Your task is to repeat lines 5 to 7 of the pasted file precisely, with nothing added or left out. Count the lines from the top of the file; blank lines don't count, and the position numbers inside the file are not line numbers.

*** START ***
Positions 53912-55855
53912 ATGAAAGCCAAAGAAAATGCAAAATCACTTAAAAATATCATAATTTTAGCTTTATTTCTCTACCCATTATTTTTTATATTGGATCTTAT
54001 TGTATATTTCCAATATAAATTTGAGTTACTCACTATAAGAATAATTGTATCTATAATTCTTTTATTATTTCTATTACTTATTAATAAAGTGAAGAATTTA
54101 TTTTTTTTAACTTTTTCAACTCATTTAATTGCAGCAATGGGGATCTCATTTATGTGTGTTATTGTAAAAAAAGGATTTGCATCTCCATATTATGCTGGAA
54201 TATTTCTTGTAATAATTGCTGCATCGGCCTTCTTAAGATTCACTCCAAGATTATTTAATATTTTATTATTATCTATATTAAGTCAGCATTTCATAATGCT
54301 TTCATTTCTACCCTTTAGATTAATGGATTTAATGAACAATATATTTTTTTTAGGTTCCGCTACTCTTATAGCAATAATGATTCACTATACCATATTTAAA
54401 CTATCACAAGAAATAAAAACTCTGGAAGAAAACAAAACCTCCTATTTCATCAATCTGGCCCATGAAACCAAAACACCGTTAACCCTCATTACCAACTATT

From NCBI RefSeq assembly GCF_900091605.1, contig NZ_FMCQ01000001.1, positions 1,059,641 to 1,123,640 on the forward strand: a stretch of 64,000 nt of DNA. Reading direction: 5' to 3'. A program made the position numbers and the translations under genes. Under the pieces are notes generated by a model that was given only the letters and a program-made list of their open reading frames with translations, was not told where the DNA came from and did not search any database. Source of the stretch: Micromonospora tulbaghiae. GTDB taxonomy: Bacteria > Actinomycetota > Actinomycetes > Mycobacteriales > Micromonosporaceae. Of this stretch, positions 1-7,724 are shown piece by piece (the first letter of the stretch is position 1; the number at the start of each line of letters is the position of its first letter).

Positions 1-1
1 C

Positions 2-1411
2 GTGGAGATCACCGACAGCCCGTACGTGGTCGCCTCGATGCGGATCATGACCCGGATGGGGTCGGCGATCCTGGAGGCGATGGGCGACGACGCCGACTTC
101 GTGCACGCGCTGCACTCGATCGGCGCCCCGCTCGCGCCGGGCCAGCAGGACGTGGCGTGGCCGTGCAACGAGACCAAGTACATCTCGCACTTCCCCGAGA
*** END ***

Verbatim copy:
54201 TATTTCTTGTAATAATTGCTGCATCGGCCTTCTTAAGATTCACTCCAAGATTATTTAATATTTTATTATTATCTATATTAAGTCAGCATTTCATAATGCT
54301 TTCATTTCTACCCTTTAGATTAATGGATTTAATGAACAATATATTTTTTTTAGGTTCCGCTACTCTTATAGCAATAATGATTCACTATACCATATTTAAA
54401 CTATCACAAGAAATAAAAACTCTGGAAGAAAACAAAACCTCCTATTTCATCAATCTGGCCCATGAAACCAAAACACCGTTAACCCTCATTACCAACTATT